10 Long Island Towns have adopted stricter energy standards for new homes. This initiative seeks to establish Long Island as a region where all new homes are designed, built, and tested to be energy efficient.  In the next decade, this measure will collectively save Long Islanders in reduced energy costs, tens of millions of dollars annually.

  1. Clean Energy Leadership Task force

For four years, the Clean Energy Leadership Task Force has been bringing together Long Island’s municipal officials to adopt clean energy action plans and implement energy efficiency building retrofits. The initiative has helped local municipalities lead-by-example.

  1. Nassau County $50 Million Environmental Bond Act

Working as part of a broad coalition, efforts are to protect from development the remaining open spaces in Nassau that have special environmental significance.

  1. 48 Hour Neighbor Notification Law

This first-in-the-nation legislation provides homeowners with a 48-hour notice or warning that chemical pesticides will be sprayed on your neighbors’ property. The law allows exceptions for non-toxic products, which has resulted in significant decreases in use of the most toxic products and a shift to the greater reliance on oils and soaps. While raising concerns over Long Island’s heavy reliance upon toxic pesticides, the programmatic efforts generally focus on providing trainings for organic landscapers, and useful “how-to” information to do-it-yourselfers. 

Andrew Manitt - Research CoordinatorAndrew Manitt — Research Director
Andrew Manitt began working at the Neighborhood Network in 1990. He has extensive knowledge of the Institute’s program issues and serves as the primary researcher and editor for its publications.  Andrew was appointed to the Brookhaven Town Clean Energy Task Force in 2007, and serves as co-chair of the Brookhaven Town Anti-Litter Task Force.

Andrew holds a Bachelor of Arts degree in linguistics from the University of Buffalo, and has completed the Columbia Business School Institute for Not-for-profit Management’s Executive Level Program (2007).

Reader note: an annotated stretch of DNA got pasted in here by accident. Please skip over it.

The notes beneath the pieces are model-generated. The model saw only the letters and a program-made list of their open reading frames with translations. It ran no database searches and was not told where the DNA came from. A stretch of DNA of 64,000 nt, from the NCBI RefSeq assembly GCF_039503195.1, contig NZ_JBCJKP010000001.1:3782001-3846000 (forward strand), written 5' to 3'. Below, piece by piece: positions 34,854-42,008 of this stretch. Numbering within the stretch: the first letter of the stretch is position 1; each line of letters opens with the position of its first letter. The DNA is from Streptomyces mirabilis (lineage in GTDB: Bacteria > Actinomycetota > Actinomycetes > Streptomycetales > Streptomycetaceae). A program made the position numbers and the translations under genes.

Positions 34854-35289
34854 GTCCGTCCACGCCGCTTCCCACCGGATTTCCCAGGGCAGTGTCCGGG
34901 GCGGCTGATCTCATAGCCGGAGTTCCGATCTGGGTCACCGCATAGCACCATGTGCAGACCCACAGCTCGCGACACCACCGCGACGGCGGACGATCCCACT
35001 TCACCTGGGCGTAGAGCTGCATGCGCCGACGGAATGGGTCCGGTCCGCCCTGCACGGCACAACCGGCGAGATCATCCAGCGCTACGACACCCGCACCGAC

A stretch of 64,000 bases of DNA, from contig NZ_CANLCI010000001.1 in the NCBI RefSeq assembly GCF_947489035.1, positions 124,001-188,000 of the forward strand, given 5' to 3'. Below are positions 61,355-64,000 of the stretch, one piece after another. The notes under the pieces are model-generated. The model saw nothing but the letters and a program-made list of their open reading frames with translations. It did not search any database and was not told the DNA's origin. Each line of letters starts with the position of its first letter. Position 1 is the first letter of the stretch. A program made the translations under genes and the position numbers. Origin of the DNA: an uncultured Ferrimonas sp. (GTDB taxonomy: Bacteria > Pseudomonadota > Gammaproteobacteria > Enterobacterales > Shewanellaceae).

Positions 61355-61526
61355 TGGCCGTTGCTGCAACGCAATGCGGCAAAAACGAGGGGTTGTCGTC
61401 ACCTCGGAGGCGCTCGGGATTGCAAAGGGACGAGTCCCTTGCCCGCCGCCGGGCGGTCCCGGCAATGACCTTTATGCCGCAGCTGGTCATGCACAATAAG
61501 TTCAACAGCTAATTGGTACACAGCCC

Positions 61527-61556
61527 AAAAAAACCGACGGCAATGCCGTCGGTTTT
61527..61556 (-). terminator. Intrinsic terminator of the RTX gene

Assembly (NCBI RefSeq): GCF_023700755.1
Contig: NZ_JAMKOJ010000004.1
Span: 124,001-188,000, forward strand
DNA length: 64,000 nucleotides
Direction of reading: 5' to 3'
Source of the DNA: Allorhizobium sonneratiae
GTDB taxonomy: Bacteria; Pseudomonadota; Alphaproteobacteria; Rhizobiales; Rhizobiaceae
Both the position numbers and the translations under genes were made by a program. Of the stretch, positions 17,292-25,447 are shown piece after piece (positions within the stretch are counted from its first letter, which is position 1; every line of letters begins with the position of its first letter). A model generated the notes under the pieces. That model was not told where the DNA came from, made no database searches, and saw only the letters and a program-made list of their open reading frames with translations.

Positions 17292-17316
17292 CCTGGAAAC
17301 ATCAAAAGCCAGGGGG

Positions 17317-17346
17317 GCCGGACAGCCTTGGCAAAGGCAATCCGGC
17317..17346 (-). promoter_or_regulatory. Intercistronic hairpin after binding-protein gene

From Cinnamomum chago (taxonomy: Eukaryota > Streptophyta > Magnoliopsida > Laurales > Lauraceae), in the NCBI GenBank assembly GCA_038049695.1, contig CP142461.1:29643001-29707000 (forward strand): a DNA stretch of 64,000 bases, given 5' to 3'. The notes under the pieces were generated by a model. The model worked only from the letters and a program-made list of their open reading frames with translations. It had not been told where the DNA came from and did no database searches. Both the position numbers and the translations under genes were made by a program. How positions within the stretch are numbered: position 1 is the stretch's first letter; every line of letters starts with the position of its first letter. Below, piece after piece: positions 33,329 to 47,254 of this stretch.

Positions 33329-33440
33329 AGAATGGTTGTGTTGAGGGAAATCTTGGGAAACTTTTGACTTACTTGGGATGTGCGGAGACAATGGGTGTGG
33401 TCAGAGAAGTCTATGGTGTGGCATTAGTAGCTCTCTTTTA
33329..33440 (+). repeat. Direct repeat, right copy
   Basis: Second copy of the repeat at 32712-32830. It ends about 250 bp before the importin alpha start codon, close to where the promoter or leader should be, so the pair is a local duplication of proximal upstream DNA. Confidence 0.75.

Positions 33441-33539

Demosthenes Maratos - Communications CoordinatorDemosthenes Maratos — Communications Director
Demosthenes Maratos serves as the Communications Director at the Sustainability Institute at Molloy College, where he has been employed since 2009. Demosthenes has worked in the field of environmental and public policy since 1989. He began his career with the Long Island Neighborhood Network, the New York region's largest and most active environmental advocacy organization. There, in addition to many successful efforts, he campaigned for the two most significant pieces of pesticide legislation in New York State history - the Neighbor Notification of Pesticide Spraying law and the Safe School Grounds law. 

Now with the Sustainability Institute at Molloy College, Demosthenes is responsible for helping to formulate the message of the Sustainability Institute and coordinates outreach, marketing, and other communications with students and the general public.  His work also includes integrating concepts of sustainability, environmental protection, and veganism into the curriculum, operations and culture at Molloy College and the larger Long Island community. He hosts the Sustainability Institute's Sustainable Living Film Series that boasts an entirely vegan menu at each screening, and makes the ethics and environmental benefits of veganism a central focus of each event.



Demosthenes holds degrees in Sociology and Business Management from St. John's University. He has been an ethical vegan since 1989.